Monday, May 30, 2011

A Learning Community

As we wind down for the year, I am reflecting on the year. Each year, of course, is different, some more different than others.  One thing I love as a teacher is watching a classroom culture develop.  I enjoy helping the children establish their learning environment and taking responsibility for their own learning.  Each year is different because we are a new set of people with different strengths and weaknesses, likes and dislikes, and personalities.  Even the weather trends for the year can make a difference in how we proceed through second grade!  What I hope for my students, and the adults who are part of our community, is that we work together, enjoy our time together, benefit from our time together, and grow as learners and people by the time the school year is over.  

After reflecting on this particular year, I am certain we have created a successful learning environment where the children feel they are responsible for their own learning and the learning of others. The children show pride in their own accomplishments while encouraging others to achieve.  

Here are my top ten observations that demonstrate, to me, how I can tell my students have been part of their classroom learning culture:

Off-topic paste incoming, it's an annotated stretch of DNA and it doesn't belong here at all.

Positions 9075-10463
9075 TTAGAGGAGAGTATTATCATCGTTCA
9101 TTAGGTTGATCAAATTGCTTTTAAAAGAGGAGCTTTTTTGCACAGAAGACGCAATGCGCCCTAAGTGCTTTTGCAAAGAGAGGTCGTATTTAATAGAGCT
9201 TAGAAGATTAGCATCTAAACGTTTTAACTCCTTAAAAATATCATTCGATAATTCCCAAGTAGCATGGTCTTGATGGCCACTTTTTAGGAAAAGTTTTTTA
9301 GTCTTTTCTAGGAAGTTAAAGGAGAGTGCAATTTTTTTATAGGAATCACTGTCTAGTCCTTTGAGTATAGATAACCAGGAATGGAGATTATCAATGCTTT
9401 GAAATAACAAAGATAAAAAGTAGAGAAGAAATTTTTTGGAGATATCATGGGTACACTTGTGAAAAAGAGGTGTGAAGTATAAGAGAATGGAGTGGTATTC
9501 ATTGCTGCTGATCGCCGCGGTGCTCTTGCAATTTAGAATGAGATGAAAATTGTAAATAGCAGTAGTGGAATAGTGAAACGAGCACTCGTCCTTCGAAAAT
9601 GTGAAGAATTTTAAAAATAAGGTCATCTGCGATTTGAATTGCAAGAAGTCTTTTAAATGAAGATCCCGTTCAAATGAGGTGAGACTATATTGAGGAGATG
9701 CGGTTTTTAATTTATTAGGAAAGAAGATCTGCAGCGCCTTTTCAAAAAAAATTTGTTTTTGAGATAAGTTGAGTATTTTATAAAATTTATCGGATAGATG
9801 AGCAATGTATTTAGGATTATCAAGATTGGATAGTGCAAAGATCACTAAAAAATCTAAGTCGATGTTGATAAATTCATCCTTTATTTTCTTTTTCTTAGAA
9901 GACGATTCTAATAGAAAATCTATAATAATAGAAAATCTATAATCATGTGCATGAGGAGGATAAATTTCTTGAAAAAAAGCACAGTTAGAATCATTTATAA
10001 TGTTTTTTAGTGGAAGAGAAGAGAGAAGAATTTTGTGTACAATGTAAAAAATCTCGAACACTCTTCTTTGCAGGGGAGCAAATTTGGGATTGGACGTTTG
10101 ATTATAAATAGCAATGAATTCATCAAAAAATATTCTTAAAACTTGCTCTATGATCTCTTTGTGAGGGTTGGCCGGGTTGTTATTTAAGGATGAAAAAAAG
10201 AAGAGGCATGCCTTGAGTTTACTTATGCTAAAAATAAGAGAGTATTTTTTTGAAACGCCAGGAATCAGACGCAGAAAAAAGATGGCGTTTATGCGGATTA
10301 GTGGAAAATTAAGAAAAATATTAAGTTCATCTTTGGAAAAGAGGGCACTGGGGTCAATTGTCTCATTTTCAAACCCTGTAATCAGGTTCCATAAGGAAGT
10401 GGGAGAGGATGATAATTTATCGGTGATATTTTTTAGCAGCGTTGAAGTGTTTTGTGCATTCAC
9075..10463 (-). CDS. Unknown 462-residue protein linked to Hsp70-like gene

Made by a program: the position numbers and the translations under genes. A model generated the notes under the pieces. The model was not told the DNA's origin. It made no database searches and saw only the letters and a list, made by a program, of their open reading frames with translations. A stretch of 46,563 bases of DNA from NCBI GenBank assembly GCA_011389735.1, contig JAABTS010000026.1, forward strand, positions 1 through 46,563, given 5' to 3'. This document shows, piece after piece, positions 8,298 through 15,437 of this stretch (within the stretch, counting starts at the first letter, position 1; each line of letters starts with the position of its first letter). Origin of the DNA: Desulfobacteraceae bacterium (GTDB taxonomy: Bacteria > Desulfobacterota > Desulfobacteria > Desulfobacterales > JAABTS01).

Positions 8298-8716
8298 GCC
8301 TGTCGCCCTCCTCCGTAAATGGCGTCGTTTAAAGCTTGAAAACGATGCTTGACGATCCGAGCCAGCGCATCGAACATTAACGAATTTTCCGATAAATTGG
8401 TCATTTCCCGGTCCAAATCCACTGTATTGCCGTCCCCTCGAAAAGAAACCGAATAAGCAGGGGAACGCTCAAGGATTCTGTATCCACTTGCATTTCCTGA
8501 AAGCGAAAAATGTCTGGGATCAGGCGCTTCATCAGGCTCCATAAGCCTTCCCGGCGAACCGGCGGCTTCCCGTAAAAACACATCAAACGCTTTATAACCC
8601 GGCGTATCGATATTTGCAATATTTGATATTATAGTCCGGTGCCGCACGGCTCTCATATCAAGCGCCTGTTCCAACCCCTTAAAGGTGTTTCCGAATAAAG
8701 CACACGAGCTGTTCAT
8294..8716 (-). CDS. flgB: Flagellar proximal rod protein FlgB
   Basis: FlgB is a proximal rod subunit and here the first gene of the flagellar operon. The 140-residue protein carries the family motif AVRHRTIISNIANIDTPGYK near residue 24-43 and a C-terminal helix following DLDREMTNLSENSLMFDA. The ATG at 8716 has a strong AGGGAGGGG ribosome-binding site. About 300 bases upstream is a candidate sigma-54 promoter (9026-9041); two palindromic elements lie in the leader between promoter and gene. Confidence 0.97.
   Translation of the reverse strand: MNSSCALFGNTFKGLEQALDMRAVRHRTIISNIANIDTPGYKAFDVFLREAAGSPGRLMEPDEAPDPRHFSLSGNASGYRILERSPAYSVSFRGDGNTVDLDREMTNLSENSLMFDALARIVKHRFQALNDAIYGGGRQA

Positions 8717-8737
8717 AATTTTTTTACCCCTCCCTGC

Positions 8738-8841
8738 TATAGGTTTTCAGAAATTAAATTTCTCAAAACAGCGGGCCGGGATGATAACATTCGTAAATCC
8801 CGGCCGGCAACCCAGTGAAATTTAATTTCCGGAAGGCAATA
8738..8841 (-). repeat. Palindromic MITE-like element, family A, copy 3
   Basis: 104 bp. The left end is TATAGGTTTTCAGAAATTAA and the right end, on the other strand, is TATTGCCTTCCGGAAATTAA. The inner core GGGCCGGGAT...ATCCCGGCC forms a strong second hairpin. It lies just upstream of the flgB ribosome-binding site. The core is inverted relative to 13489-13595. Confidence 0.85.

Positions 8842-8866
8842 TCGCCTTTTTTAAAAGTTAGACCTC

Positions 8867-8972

Top Ten Ways I Know My Kids are Part of the Learning Culture
  1. They come into the classroom in the morning knowing what they want to accomplish.
  2. They are bringing in information from home to enrich discussions.
  3. I am hearing them ask EACH OTHER, “How did you do that?” and watching as they show each other new skills.
  4. They take the compliments I (and other teachers in the classroom) give the children and use them on each other. 
  5. They critique me, the teacher, even when I don’t ask for critiquing. 
  6. They ask if they can take work home to finish.
  7. They ask if they can do their own, additional, learning at home.
  8. A handful of children are immersed in a book series, passing around the books to one another as they finish, spending much of their day reading the books, completely oblivious to whatever the rest of the class is doing or to the fact that they are not “supposed to” be reading.
  9. I find “water cooler” groups of children discussing some topic at a time when they are supposed to be doing something else.
  10. I observe a group of children rearranging the desks because the way they were set up was not working for the class. (My all time favorite!!)

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